Second Battle of Bull Run: The Background

To win Southern independence, the Confederates first had to liberate Northern Virginia, which was occupied by Federal General John Pope. The blustery Pope bragged that his headquarters would be in the saddle where, Confederates joked, most people kept their hindquarters. He had 50,000 men sitting on Northern Virginia’s railway lines. Worse, in Lee’s opinion, was Pope’s declaration that his army would live off Southern civilians. All Southern male civilians in territory occupied by Pope were subject to immediate arrest; only those who could prove their loyalty to the Union would be paid for confiscated goods; and any Southerner— male or female—who tried to communicate with a son or a husband in the Confederate army could, by Pope’s orders, be executed as a spy or a traitor.

One can say, as Northern sympathizers routinely do, that restoring the Union required just such measures of total war—and perhaps it did. But that doesn’t answer the question of why restoring the Union—if this was the only way of restoring it—was such a morally commendable act.


For Southerners like Lee, the example of uncivilized warfare offered by “the miscreant Pope” had to be “suppressed.”  It was a type of warfare that Confederates were beginning to identify with Union occupation—and it justified and underscored all their antebellum complaints about Yankee officiousness, arrogance, and a moral imperiousness that amounted to self-righteous immorality. For instance, in May 1862, Federal General Benjamin Butler, in charge of the Union occupation forces of New Orleans, issued his notorious General Order No. 28, which specified that any Southern belle caught treating a Yankee soldier with contempt would be treated as a prostitute. This earned him the epithet of “Beast” Butler. (He was also known as “Spoons” Butler because—in another common complaint about Yankees occupying Southern homes— he allegedly had a habit of making off with the silverware.)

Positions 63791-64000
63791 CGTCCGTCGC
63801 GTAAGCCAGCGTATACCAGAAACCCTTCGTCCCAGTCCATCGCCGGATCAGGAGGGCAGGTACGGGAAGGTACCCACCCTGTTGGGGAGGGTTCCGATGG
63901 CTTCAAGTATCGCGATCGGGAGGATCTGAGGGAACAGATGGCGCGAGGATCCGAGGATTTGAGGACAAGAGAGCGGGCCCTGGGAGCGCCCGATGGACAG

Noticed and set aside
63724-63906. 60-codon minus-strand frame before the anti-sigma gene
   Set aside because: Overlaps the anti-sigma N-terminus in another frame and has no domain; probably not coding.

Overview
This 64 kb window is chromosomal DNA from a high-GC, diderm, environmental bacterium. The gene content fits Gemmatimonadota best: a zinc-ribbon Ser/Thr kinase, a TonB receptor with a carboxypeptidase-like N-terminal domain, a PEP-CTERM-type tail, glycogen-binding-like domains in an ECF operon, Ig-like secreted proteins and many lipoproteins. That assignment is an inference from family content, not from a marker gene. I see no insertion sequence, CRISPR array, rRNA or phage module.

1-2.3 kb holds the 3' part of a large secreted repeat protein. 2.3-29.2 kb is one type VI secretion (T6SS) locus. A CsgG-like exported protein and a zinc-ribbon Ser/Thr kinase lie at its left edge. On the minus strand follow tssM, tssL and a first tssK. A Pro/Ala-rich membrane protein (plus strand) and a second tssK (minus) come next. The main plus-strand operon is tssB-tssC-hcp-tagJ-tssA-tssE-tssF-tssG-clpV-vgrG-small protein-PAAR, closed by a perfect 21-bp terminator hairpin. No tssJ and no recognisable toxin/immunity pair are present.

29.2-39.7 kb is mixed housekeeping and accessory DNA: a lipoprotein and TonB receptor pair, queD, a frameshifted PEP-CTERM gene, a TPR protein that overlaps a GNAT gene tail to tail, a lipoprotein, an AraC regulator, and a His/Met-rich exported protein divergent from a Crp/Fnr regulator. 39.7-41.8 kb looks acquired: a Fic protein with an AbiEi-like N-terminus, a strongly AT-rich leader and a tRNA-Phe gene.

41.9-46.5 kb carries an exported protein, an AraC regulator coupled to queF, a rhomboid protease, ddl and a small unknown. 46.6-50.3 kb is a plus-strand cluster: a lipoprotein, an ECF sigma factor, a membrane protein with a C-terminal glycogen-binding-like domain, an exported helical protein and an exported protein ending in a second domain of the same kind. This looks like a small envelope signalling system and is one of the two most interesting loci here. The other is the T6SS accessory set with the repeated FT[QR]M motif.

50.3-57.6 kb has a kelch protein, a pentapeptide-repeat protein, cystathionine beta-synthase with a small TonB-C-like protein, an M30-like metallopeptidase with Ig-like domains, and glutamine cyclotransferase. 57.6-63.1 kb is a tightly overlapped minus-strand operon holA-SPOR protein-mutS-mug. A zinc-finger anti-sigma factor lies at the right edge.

Butler was too far from Lee’s reach, but Pope was a blackguard who could be taught Southern manners. Most men in Lee’s position would have been cautious. General McClellan was still not far away, at Harrison’s Landing, and he outnumbered Lee even more than he had before the Seven Days. Pope’s numbers were also greater than Lee’s. Yet Lee daringly divided his forces, confident that McClellan would remain in his position on the James River until ordered to leave by Lincoln’s new general in chief, Henry “Old Brains” Halleck.

Second Battle of Bull Run

Lee ordered Stonewall Jackson and 24,000 men north to harass Pope, (whose army was roughly three times that size). After Halleck recalled McClellan’s army to Washington, Lee rushed up another 31,000 Confederates under General James Longstreet to crush Pope.

Lee ordered Jackson to put his troopers between Pope and the Federal capital, a maneuver that was sure to bring the Union commander to battle. Jackson had already clashed with a portion of Pope’s force at Cedar Mountain (9 August 1862), where he had rallied his men by waving his sword in one hand and the battle flag in the other while under heavy enemy fire. Now Jackson maneuvered his army behind Pope’s and further annoyed the Union general by burning his supply depot at Manassas Junction. Confederate cavalry commander J. E. B. Stuart offered his own insult by raiding Pope’s camp and making off with Pope’s dress coat.